After a slight elbow-related speed bump, Felix Hernandez and the Mariners finalized their landmark seven-year, $175M contract extension earlier this week. It is the largest pitching contract in history, both in terms of total value — surpassing CC Sabathia‘s $161M commitment — and average annual value. Felix is young, durable, elite, and certainly worthy of the largest pitching contract the world has ever seen, but don’t expect that record to last very long.
At some point in the next nine months or so, the Cardinals will likely sign Adam Wainwright to a long-term contract extension to make sure he doesn’t become a free agent after the season. Wainwright is excellent but don’t count on him surpassing Felix’s contract — he’s several years older with a major arm injury (Tommy John surgery) in the not-too-distant past. Then, at some point in the next 21 months or so, the Tigers and Dodgers will — I’m comfortable leaving out the “likely” here — sign Justin Verlander and Clayton Kershaw, respectively, to mammoth contract extensions. Those two, particularly Kershaw, have a very real chance of getting a larger deal than Hernandez.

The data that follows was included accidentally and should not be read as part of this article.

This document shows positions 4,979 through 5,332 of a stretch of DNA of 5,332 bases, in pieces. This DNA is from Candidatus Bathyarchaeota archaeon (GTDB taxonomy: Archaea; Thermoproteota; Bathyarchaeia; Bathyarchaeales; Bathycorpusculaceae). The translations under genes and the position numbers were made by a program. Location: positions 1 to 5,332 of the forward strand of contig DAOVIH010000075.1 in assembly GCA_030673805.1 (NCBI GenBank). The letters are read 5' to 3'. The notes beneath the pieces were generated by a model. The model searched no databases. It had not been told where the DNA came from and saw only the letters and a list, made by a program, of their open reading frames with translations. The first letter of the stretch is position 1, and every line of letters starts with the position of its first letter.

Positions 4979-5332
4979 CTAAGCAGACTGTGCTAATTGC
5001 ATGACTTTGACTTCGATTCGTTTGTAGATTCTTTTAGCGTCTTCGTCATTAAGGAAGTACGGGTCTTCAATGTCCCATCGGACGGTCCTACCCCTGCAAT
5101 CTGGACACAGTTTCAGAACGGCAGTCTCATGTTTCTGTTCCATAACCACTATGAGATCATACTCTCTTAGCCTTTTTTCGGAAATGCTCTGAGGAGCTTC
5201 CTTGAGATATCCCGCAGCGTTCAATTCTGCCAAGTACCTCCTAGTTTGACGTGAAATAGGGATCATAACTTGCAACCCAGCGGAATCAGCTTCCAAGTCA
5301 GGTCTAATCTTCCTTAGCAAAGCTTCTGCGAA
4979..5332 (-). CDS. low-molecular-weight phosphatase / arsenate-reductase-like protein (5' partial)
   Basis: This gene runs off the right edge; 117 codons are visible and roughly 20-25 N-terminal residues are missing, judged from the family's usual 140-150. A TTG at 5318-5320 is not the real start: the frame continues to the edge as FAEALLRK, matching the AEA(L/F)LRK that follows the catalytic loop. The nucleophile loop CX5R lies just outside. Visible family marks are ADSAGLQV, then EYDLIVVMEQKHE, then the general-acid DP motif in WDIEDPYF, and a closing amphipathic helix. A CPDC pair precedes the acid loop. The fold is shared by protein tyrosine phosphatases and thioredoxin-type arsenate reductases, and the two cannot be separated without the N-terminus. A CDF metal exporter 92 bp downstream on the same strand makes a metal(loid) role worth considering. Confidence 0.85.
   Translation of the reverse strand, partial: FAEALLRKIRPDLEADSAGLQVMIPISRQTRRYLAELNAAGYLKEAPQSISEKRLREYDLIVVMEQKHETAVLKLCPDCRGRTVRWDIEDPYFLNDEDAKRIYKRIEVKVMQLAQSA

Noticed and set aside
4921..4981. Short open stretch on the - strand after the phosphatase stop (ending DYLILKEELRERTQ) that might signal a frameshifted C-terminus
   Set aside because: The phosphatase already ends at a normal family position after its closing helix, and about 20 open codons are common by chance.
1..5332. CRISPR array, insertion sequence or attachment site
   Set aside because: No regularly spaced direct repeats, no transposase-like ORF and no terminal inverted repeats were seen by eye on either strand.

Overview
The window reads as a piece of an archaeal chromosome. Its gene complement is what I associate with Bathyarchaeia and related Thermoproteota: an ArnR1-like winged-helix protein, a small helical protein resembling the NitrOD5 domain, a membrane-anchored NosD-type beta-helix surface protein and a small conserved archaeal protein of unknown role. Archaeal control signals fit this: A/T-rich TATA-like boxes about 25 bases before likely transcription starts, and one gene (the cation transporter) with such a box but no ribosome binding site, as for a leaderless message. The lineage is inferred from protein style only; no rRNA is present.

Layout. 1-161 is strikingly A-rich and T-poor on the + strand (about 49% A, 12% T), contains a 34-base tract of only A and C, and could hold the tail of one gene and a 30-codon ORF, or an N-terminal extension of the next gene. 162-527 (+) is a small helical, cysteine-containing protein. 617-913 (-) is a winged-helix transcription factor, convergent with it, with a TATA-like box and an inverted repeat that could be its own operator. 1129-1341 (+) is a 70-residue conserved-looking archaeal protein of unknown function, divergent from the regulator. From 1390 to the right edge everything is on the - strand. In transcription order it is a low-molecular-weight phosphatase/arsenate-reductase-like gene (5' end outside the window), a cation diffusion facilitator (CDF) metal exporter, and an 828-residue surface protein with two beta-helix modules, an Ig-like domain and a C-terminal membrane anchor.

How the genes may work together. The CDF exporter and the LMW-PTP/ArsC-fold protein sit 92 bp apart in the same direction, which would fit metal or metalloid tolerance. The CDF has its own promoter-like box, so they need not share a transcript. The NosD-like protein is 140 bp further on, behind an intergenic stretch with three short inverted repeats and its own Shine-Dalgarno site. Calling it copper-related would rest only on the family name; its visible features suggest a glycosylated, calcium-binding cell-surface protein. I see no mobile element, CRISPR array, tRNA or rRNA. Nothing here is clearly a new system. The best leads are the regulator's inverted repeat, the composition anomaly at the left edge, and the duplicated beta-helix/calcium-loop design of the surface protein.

The number of ace-caliber pitchers hitting the open market continues to dwindle — the last legitimate, inarguable ace to be a true free agent was Cliff Lee three winters ago — as teams become more progressive and sign their players to extensions early in their careers. That wasn’t always possible because of market sizes, but fat new television contracts — both local and national — and revenue sharing and all sorts of other stuff are giving clubs a means to keep their stars. Baseball has intentionally leveled the playing field, at least somewhat.